Three years ago, Katherine Harris gave the Democrats headaches in Florida. Now she's doing the same for Republicans.
The former Florida secretary of state and current Republican congresswoman helped hand the White House to George W. Bush during the Florida recount of 2000. Now she is seriously weighing a bid for the seat being vacated next year by retiring Sen. Bob Graham (D). Harris, who has less than a year of legislative experience in Washington under her belt, told The Miami Herald recently that she's "getting a lot of anecdotal evidence" that her candidacy would help Bush's re-election efforts. She also said her campaign would allow her to "gut all the inane arguments that [Democrats] make about the recount, which are really ludicrous."
It's not clear how Harris plans to "gut" arguments about the 2000 Florida recount -- nor is it clear how running for the Senate would allow her to do that. What is clear is that neither President Bush nor Gov. Jeb Bush (R-Fla.) wants these arguments to be rehashed during the next presidential race at all. As a result, both want Harris to keep clear of the spotlight in 2004.
White House advisers are pressuring Mel Martinez, secretary of the Department of Housing and Urban Development, to run instead. They believe he could rally support from Cuban Americans, who make up a large voting bloc in Florida and whom Miami-Dade Mayor (and Democratic candidate for the Senate) Alex Penelas is targeting. Martinez, though, apparently wants to sit out this race and instead run for governor in 2006, when Jeb Bush's term is up.
The governor is reportedly ticked off that Washington is trying to take such an active role in his state's upcoming Senate race. Maybe his older brother's advisers don't trust him after he nearly failed to deliver the state in 2000. Meanwhile, Jeb Bush is apparently pulling for Dan Webster, a Republican state senator, to claim the nomination.
Just in case things weren't complicated enough for the Bush brothers, former Sen. Bob Smith (R-N.H.) -- whom the White House dissed in the 2002 GOP primary by promoting his opponent, current Sen. John Sununu (R-N.H.) -- is thinking of throwing his hat into the ring. (Smith moved to Florida after he lost his New Hampshire Senate seat.)
But it's the prospect of a Harris candidacy that should be causing both Bushes to lose sleep. While she would bring a proven fund-raising record and high name recognition to the ticket, she is also one of the party's most polarizing figures. And she'll remind Floridians that many of their votes for president in the 2000 election simply didn't count. In a state that Bush won by just 537 votes that year, he can't afford any problems. (You can also bet that the Democratic nominees for the presidency and the Senate will mention her name at every campaign stop in the state.)
This is not to say that the president and his brother have abandoned Harris entirely. President Bush wants her to run against freshman Sen. Bill Nelson (D-Fla.) in 2006, when his own re-election is safely behind him. And Harris appeared at a fund raiser with the president earlier this month where he raked in $860,000.
But don't expect Harris to just follow the Bushes' game plan without a fight. As I wrote at TAP Online last year, GOPers like House Majority Leader Tom DeLay (R-Tex.) heaped praise on Harris before she even got to Washington, and even gave her a key leadership position.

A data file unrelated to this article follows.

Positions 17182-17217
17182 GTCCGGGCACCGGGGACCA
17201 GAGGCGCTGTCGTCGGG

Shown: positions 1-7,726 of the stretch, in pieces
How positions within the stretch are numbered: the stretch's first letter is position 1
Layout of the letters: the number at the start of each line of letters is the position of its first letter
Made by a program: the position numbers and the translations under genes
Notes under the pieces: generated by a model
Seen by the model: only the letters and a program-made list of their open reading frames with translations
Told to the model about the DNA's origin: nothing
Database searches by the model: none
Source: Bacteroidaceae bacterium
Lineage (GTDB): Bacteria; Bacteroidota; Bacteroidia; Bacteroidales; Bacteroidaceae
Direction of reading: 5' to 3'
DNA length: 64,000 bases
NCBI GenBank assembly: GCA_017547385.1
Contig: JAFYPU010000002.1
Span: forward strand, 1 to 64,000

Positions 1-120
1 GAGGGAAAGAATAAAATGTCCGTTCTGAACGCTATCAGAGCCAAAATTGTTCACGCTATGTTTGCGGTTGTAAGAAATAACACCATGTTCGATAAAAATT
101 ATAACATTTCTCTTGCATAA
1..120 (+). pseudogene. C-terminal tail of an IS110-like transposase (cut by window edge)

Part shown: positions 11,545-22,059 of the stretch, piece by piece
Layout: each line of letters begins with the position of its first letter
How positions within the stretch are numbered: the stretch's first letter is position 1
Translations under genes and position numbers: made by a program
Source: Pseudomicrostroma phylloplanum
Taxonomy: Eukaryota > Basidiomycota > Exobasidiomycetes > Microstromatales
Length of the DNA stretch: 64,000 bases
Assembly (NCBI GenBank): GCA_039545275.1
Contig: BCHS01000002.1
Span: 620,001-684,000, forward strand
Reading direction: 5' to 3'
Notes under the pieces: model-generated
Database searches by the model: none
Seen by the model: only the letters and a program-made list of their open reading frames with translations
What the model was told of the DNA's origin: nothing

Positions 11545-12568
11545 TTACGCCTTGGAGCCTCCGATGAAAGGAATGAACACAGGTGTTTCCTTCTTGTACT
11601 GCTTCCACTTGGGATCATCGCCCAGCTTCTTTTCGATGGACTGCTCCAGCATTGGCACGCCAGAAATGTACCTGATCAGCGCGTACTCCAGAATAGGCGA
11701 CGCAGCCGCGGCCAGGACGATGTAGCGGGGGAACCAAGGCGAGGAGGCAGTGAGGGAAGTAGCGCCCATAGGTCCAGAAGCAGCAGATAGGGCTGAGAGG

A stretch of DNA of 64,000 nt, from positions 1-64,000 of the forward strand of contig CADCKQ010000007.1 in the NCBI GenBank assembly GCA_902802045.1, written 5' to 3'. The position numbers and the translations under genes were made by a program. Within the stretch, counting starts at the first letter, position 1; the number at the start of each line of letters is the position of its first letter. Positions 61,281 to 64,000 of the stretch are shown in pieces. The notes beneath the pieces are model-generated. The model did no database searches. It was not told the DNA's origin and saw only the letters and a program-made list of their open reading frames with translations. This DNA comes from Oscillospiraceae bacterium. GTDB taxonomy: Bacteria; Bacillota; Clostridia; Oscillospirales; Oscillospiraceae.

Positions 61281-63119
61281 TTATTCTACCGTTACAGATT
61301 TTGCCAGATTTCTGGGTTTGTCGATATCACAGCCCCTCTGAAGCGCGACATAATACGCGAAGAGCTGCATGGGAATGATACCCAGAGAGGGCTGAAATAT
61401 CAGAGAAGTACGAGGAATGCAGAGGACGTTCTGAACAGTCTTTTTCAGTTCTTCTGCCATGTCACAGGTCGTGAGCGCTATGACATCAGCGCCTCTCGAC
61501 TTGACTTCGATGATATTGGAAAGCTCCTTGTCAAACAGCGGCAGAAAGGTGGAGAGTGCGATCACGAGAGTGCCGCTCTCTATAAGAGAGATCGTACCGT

There's another twist here as well. Conventional wisdom has long held that it was the Democrats who needed to avoid refighting the 2000 battle in 2004. No one likes a sore loser, and many strategists worried that if the Dems appeared to be whining about the ambiguous results of 2000, voters might believe that the party hadn't moved on during the last four years, even though the country has.
But the flap over a potential Harris candidacy reveals that Republicans may be just as scared of the shadow of 2000 as Democrats. September 11 may have helped the administration shake the specter of illegitimacy that haunted its first nine months in office, but a Harris candidacy -- and the glut of national media attention that it would focus on Florida -- could revive in voters' minds the question of whether Bush really won the 2000 election fair and square. As he tries to defend his actions in Iraq and his handling of the economy, that's one additional headache that Bush won't want to deal with.
So neither Democrats nor Republicans have an interest in refighting 2000. That's a good thing for the country, the voters and pretty much everyone -- except Katherine Harris. It will always be in Harris' interest to rehash 2000, because she will always be a creature of those strange weeks that followed the presidential election -- and because the GOP owes her big-time for her role in the recount, and she knows it.
There can be little doubt that Harris sees 2000 as her ticket to bigger and better things in the world of politics; the fact that she wrote a book about her role in the debacle (and hilariously titled it Center of the Storm: Practicing Principled Leadership in Times of Crisis) suggests that soon after the recount ended, she devised a plan to milk her newfound notoriety for all it was worth.
Then there was the quote she recently gave to the Herald, which showed just how much Harris continues to live in the past -- and why both Bushes want her to go away. "What pains me deepest is the fact that millions of people literally have angst and gut-level pain because they believed they were disenfranchised, that their votes weren't counted, that Al Gore could have been elected if not for one maneuver," she said. "All these years they've felt that angst, and it's unnecessary, totally unnecessary."
If Harris runs, it will be the rest of the Republican Party that will feel angst next year.
Mary Lynn F. Jones is online editor of The Hill.
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